Contact(s): Kelly Kearns, 608-267-5066
MADISON - Early spring is the best time to check gardens, yards and woodlands for garlic mustard and take measures to control this rapidly spreading invasive plant, state invasive plant experts say.
"It's important to control garlic mustard in early spring before the plants flower," says Kelly Kearns, an invasive plant specialist with the Department of Natural Resources. "Preventing the introduction of seeds and regular scouting are the keys to keeping uninfested yards and woodlands free of garlic mustard or other invasive plants."
Garlic mustard (Alliaria petiolata) can alter the composition of forests. Once introduced, it spreads and can dominate the forest floor, displacing native wildflowers, tree seedlings, and the wildlife that depend on them. Even mature trees can be impacted as chemicals produced by garlic mustard kills the beneficial fungi that tree roots need to absorb nutrients, Kearns says.
Garlic mustard is easily identifiable in spring. As a biennial, garlic mustard it takes two years to produce seeds. Seeds from previous year's plants germinate and can carpet the area. Seedlings grow rapidly and live through the winter as a low green rosette. When the weather warms, seedlings send up flowering stalks bearing many small four-petaled white flowers that develop into long thin seed pods.
"Anyone uncertain about the identification can crush the rapidly growing leaves and If it smells like garlic, you probably found garlic mustard," Kearns says.
To avoid introducing garlic mustard to a site, it's important to always clean boots, tools and muddy dogs after being in areas infested with garlic mustard, Kearns says. "Taking a few minutes to take these steps every time you leave an infested site can help save you literally years of work.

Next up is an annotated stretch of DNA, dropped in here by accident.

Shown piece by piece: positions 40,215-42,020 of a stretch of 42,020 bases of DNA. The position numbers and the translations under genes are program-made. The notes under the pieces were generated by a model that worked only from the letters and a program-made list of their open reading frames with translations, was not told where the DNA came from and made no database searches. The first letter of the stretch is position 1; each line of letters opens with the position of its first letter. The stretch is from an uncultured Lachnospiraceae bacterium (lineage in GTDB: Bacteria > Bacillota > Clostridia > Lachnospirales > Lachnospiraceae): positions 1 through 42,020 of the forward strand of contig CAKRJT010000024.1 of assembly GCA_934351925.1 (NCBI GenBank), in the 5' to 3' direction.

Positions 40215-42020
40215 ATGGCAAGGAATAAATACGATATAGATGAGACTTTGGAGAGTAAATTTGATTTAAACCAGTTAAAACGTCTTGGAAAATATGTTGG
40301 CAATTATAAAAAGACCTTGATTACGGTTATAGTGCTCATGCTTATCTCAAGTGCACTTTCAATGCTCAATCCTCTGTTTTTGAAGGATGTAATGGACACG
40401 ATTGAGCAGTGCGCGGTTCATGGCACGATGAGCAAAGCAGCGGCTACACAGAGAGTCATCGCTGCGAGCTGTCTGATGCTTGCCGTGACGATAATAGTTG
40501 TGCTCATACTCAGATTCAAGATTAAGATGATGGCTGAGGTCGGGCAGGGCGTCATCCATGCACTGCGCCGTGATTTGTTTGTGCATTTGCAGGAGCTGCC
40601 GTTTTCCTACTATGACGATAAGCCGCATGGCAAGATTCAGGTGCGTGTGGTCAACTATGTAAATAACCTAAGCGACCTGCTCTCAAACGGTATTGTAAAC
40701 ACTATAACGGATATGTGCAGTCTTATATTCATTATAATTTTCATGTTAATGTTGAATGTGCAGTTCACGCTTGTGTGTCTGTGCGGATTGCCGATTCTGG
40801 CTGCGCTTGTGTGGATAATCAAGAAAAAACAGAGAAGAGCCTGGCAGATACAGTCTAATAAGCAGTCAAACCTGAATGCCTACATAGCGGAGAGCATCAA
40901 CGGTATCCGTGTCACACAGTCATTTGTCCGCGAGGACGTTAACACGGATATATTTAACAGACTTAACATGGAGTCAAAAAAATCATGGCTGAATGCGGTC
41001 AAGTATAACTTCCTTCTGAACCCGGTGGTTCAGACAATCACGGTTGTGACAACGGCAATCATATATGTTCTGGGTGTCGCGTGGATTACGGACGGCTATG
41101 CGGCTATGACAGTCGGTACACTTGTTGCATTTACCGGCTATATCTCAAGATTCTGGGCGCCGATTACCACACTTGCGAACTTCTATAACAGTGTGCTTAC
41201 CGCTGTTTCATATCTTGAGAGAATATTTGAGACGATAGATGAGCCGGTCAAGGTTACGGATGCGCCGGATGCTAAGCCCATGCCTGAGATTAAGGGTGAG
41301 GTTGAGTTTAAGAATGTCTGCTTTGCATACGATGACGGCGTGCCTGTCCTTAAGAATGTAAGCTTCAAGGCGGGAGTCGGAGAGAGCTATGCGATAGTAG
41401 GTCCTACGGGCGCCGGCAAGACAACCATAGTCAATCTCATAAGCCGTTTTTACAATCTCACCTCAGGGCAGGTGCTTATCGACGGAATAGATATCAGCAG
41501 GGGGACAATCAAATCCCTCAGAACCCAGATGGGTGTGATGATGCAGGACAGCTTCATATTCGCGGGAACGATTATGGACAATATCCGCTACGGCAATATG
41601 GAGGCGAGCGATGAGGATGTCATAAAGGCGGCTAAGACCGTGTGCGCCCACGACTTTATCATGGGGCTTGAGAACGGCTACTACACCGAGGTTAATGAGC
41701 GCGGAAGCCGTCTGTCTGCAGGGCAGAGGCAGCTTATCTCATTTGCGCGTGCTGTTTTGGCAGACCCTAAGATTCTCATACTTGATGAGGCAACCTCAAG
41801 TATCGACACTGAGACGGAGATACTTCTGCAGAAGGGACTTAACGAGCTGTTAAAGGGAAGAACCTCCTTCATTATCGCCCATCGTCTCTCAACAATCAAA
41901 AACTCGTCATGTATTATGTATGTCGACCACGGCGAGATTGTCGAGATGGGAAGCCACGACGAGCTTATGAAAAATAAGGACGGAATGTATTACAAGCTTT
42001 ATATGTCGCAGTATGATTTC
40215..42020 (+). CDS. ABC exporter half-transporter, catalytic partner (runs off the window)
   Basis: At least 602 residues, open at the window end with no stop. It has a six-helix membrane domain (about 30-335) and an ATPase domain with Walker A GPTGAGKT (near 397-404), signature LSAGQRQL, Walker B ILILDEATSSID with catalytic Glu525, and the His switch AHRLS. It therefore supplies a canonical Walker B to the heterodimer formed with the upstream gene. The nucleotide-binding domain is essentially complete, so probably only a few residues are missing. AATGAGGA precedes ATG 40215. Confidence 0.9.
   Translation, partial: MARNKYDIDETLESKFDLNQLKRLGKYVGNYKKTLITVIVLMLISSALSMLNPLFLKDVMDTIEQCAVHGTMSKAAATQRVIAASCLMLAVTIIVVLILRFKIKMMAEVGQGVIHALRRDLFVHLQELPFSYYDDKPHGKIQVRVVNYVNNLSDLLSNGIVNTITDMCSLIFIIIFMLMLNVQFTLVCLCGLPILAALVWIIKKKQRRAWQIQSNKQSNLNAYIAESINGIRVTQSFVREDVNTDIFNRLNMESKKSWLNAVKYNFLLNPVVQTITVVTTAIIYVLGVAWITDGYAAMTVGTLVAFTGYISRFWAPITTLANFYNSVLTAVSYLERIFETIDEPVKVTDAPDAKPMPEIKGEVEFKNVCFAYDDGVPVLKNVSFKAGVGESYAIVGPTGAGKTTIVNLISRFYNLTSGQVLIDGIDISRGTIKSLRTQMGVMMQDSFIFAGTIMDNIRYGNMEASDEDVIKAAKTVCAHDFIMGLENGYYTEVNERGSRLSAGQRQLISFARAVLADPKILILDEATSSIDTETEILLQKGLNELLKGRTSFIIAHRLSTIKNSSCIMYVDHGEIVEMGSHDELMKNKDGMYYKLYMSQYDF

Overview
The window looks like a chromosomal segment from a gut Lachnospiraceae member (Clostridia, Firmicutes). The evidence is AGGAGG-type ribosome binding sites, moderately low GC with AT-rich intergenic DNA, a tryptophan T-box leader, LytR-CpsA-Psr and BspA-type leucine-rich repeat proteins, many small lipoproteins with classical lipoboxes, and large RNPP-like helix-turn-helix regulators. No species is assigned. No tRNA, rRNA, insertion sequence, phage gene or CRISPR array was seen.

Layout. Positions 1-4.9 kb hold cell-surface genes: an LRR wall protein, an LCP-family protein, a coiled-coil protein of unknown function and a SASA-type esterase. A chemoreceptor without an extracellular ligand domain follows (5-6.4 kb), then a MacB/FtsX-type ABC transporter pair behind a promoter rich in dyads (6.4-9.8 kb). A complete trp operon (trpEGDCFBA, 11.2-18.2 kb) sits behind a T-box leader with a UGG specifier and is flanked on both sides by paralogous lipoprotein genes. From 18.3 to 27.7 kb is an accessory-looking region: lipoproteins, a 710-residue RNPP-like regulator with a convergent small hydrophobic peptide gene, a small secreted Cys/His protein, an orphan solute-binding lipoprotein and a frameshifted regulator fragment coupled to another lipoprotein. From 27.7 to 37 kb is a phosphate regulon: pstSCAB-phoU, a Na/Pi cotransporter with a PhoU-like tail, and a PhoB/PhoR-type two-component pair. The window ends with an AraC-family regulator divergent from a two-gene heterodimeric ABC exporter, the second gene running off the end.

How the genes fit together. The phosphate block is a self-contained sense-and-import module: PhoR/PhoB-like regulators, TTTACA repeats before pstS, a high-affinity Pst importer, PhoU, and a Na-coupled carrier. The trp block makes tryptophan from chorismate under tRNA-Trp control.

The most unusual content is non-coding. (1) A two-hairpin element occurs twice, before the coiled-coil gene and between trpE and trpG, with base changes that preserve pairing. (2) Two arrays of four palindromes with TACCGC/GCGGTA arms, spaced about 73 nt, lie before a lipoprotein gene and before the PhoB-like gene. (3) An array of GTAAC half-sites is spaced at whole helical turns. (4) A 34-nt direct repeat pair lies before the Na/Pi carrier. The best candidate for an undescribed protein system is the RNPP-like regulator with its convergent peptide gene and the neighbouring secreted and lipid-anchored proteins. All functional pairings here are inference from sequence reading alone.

People who find garlic mustard on their property will want to assess the size of area covered by garlic mustard and the resources they have available, to help determine control methods.
Smaller populations can be contained by hand-pulling all second year plants. Any plants already flowering when pulled need to be removed from the site and carefully disposed of by bagging it and sending it to a landfill. Regulated invasive species are exempt from the rule that bans yard waste in landfills. Herbicides are generally used when sites are too large to hand pull. This can be combined with hand pulling the smaller patches, and with returning to the site to hand-pull or re-spray plants that were not killed initially. Fire, either with a propane torch, or as a controlled burn done by trained personnel, may be useful at some sites, Kearns says.
Regardless of the control method, Kearns cautions that property owners will need to continue their control efforts every year. "Seed is likely to stay viable for 10 or more years, which again highlights the need to control plants before they flower," Kearns says. Eradicating the patch requires a long term commitment. Forested sites without garlic mustard should be inspected for new infestations several times a year. Even in the northern part of the state, infestations are now being found.
In addition to garlic mustard there are a number of other plants that can invade forests and spread quickly. Homeowners, and landowners, are encouraged to be vigilant in watching for any plants that seem to be taking over.
For more information on garlic mustard and other invasive plants, search the DNR website, dnr.wi.gov, for keyword "invasive." Informational brochures may also be available at local University of Wisconsin Extension offices or DNR Service Centers.